The book “Hitler’s Table Talk” is actually very interesting. It’s a series of transcriptions from Hitler’s private life, when the doors were closed. Shows what he really believed, free from the propaganda. I seem to recall that in one excerpt, he referred to America as a nation that was good at nothing other than making movies.

  33. Massachusetts Conservative Says:

    30

    That list at the bottom of your comment?

    I despise nearly all of those people/groups except “Teavangelicals” is too broad a group for me to hate on. The rest? They can go to Hell.

  34. Dave Gaultier Says:

    The Hot-Air-heads dislike Paul Ryan because Ryan addresses the problems that actually face our nation, and not the imaginary problems that serve as catharsis for the masses of angry middle aged males that now run the Republican Party. The last 12 years have been all about turning the Republican Party and Conservatism into Dr. Phil for pissed off Baby Boomers. They don’t want to hear about education reform. They want to hear about how the younger generation that still has optimism is good for nothing (i.e., the same generation that is about to be funding their Medicare with its tax dollars). They don’t want to hear about how entitlements are bankrupting the nation. They want to hear that there is a “fundamental transformation” that is going on as a result of The Pill’s legalization way back in the 1960s. They are Narcissistic to the end. It really is all about them and how they FEEL. We can thank Karl Rove for showing us how to pander to them.

  35. Matthew E. Miller Says:

    Mass Con,

    Even at Hotair, those comments aren’t representative. Some of those people (I follow Hotair fairly regularly) aren’t even conservatives. Ryan has consistently, in grassroots polls, had better numbers than any other major Republican- second only to, occasionally, Marco Rubio. Now, I will say, there is one positive about Paul Ryan not running- we won’t find out, for awhile, whether that sort of insanity would have spread. It’s not like people at Hotair- who’ve, by and large, gone gaga for Ryan- are unaware that he supported TARP, Medicare Part D, etc. Someone always brings it up the Ryan threads. But some of them might not have fully assimilated it yet. Had he run for President, he would have been attacked by the Gingrich’s and Santorum’s, and he’s just at the precipice- popularity wise- that it’s not a guarantee he’d be Teflon. Sure, Republicans ran Gingrich out of the movement for 6 months for going after Ryan- but they forgave him soon enough. A long campaign might have been wearing on Ryan’s brand.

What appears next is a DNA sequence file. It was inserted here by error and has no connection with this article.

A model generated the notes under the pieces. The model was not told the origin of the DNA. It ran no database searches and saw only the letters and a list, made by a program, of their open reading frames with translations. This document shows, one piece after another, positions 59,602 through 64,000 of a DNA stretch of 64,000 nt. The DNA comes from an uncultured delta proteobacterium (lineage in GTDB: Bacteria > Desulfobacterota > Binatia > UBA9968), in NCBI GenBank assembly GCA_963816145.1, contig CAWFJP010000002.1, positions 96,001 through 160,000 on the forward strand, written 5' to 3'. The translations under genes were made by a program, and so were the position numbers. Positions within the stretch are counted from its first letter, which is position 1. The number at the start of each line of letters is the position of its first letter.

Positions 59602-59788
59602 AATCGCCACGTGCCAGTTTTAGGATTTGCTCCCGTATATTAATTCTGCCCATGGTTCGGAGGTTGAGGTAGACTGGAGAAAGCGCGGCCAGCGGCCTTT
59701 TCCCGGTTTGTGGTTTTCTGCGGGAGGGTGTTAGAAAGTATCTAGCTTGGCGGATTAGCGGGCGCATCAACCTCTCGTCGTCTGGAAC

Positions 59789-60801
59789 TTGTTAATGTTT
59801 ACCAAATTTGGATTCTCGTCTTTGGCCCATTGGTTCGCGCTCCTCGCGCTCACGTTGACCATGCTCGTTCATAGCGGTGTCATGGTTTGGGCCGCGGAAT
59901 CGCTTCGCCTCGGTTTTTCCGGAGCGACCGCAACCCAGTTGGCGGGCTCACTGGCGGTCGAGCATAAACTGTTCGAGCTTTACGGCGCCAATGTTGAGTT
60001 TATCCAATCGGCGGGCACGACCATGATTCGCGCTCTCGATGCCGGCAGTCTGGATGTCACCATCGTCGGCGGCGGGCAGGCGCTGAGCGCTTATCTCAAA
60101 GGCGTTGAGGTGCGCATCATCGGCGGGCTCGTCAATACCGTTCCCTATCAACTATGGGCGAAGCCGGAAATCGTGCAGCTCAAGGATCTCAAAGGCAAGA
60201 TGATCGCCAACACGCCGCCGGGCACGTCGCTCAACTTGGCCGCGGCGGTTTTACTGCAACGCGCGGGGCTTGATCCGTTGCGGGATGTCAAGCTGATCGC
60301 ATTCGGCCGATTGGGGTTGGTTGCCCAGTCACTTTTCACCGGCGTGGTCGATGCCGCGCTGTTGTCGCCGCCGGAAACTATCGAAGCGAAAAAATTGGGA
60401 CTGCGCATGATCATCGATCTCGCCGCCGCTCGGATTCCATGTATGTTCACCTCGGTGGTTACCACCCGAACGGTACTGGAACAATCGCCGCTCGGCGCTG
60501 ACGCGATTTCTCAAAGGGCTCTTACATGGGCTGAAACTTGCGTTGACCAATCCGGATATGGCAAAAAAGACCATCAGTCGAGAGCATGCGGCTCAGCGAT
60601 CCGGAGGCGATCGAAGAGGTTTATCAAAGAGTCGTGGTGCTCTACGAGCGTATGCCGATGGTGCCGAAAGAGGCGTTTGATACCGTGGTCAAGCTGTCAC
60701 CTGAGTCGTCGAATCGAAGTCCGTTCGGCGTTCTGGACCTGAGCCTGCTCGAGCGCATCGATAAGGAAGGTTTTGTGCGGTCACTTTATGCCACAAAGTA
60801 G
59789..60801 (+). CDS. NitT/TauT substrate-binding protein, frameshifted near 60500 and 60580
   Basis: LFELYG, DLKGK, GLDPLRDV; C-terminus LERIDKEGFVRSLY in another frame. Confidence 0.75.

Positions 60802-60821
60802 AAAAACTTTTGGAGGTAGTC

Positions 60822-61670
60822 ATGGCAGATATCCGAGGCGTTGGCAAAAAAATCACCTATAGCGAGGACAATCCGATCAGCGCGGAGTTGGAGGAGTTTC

36. Ozzy(Mitt Romney-Paul Ryan 2012) Says:

    “I despise nearly all of those people/groups except “Teavangelicals” is too broad a group for me to hate on. The rest? They can go to Hell.”

    You need to switch to de-caf. Except for Palin and FoxNews, I’m not too crazy about the people on that list, but, I don’t wish anyone ill-will or wish they go to Hell. Unlike Obama, Maher, and the libs, I try to keep a sense of decorum and civility. I’m not an evangelical, but, I do believe in christianity and compassion. All those folks are entitled to their opinion, I just don’t agree with it.

  37. Massachusetts Conservative Says:

    35

    I picked those comments from a thread that had about 35 comments. Nearly 10 of them were negative.

    36

    Well, we agree to disagree. You seem to think they’re genuine in their coverage/opinions. I happen to believe they’re all liars who like to manipulate people to make money as the country goes to Hell.

  38. K.G. Says:

    #37 Yup. Career over country.

    Whatever happened to patriots who “more than self their country loved?”

    Or Founders who “pledged their lives, their fortunes and their sacred honor to ensure the blessings of liberty for themselves or their posterity”?

    I truly believe that the more we know about Mitt the more we see that he’s in this fight to secure the country of the Founders for his and our posterity. People might disagree about how he would go about it, but I believe those are his motives.

  39. Massachusetts Conservative Says:

    34

    You just about nailed it. A majority of the posts over there are centered around whether some Obama Administration lowly official said that white kids are evil, or whether Michelle Obama was on the pill as a teen, or whether guns should be banned following a school shooting.